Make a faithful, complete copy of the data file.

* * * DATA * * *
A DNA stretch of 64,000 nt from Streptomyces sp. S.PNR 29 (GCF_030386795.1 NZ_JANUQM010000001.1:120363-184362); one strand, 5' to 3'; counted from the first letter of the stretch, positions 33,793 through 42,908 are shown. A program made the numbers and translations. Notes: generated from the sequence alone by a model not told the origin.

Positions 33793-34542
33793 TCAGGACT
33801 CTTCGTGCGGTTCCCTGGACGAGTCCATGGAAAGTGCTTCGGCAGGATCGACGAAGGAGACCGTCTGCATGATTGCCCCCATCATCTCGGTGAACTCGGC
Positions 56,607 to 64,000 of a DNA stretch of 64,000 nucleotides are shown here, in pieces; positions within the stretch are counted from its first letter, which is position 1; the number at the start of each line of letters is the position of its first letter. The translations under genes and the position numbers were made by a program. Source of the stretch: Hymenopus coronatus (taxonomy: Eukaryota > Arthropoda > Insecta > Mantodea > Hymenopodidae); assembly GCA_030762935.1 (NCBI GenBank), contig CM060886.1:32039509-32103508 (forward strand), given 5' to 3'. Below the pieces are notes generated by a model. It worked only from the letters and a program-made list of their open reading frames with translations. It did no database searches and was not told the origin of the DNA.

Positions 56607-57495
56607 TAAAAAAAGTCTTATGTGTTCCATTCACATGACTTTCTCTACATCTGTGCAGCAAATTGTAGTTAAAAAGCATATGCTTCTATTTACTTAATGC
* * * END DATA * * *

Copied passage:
A DNA stretch of 64,000 nt from Streptomyces sp. S.PNR 29 (GCF_030386795.1 NZ_JANUQM010000001.1:120363-184362); one strand, 5' to 3'; counted from the first letter of the stretch, positions 33,793 through 42,908 are shown. A program made the numbers and translations. Notes: generated from the sequence alone by a model not told the origin.

Positions 33793-34542
33793 TCAGGACT
33801 CTTCGTGCGGTTCCCTGGACGAGTCCATGGAAAGTGCTTCGGCAGGATCGACGAAGGAGACCGTCTGCATGATTGCCCCCATCATCTCGGTGAACTCGGC
Positions 56,607 to 64,000 of a DNA stretch of 64,000 nucleotides are shown here, in pieces; positions within the stretch are counted from its first letter, which is position 1; the number at the start of each line of letters is the position of its first letter. The translations under genes and the position numbers were made by a program. Source of the stretch: Hymenopus coronatus (taxonomy: Eukaryota > Arthropoda > Insecta > Mantodea > Hymenopodidae); assembly GCA_030762935.1 (NCBI GenBank), contig CM060886.1:32039509-32103508 (forward strand), given 5' to 3'. Below the pieces are notes generated by a model. It worked only from the letters and a program-made list of their open reading frames with translations. It did no database searches and was not told the origin of the DNA.

Positions 56607-57495
56607 TAAAAAAAGTCTTATGTGTTCCATTCACATGACTTTCTCTACATCTGTGCAGCAAATTGTAGTTAAAAAGCATATGCTTCTATTTACTTAATGC